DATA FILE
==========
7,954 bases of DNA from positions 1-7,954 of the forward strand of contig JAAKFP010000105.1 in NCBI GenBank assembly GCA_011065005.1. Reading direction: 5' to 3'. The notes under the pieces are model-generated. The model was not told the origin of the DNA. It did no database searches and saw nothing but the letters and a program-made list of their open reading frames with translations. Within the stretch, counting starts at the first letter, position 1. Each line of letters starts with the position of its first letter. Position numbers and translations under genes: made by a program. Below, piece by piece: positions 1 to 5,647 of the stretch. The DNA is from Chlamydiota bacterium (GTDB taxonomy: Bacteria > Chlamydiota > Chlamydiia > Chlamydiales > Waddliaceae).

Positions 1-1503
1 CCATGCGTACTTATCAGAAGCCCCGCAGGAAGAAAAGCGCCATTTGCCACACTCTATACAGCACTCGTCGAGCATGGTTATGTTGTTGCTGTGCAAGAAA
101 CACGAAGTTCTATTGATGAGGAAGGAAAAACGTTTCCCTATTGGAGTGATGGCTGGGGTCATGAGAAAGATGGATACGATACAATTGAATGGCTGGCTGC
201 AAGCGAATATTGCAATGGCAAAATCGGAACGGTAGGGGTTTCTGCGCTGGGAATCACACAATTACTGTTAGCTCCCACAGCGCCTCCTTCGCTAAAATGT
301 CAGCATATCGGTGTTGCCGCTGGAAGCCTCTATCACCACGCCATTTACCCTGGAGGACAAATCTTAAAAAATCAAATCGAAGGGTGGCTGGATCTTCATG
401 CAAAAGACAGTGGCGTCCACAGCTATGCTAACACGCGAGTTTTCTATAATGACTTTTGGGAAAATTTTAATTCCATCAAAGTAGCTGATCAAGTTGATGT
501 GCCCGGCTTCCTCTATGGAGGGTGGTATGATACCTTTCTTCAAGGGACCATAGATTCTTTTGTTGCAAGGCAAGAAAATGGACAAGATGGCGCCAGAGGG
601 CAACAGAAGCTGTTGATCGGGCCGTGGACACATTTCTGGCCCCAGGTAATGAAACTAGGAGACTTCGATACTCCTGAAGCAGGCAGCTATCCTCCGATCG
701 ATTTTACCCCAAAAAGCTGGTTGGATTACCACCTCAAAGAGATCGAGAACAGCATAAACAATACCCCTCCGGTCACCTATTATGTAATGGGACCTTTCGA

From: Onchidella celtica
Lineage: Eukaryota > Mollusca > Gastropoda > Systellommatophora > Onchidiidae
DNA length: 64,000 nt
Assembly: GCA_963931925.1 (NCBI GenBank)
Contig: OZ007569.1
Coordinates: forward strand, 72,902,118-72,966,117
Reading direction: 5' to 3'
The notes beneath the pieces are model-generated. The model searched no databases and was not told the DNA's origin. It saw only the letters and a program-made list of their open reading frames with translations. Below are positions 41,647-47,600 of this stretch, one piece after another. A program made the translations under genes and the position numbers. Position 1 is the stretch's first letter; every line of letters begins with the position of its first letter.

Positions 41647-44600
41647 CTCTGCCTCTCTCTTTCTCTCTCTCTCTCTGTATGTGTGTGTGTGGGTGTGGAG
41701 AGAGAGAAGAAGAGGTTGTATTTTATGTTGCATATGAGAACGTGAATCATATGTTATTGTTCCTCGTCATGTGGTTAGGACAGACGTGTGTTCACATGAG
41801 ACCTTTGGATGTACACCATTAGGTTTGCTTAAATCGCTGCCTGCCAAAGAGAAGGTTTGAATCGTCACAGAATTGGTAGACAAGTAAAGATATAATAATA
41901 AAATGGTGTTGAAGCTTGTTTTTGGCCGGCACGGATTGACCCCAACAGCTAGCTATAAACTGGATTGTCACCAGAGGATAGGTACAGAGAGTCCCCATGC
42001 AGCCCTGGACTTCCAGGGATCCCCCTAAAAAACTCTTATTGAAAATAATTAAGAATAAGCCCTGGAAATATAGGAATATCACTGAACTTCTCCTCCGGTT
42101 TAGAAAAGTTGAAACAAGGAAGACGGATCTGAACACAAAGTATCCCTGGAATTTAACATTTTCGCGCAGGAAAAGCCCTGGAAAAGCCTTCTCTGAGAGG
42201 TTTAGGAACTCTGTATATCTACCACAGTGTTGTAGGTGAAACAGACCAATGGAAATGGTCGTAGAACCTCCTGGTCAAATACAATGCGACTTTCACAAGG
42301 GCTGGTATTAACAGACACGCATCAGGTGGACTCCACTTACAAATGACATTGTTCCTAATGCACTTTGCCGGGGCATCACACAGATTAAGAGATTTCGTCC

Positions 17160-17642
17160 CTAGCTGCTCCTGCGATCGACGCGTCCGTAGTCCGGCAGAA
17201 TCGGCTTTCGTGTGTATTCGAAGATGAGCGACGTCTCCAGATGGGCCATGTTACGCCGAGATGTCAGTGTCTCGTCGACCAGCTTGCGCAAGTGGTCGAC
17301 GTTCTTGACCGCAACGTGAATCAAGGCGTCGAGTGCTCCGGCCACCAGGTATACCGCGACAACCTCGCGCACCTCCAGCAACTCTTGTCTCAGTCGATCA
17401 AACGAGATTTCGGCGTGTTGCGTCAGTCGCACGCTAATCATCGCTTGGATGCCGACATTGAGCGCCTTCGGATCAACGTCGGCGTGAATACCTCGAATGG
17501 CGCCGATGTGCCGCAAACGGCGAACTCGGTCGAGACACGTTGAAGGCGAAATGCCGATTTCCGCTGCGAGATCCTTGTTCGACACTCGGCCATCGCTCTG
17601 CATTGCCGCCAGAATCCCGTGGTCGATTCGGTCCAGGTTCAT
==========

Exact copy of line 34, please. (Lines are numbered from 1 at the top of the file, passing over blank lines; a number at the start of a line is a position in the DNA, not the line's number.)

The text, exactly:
17601 CATTGCCGCCAGAATCCCGTGGTCGATTCGGTCCAGGTTCAT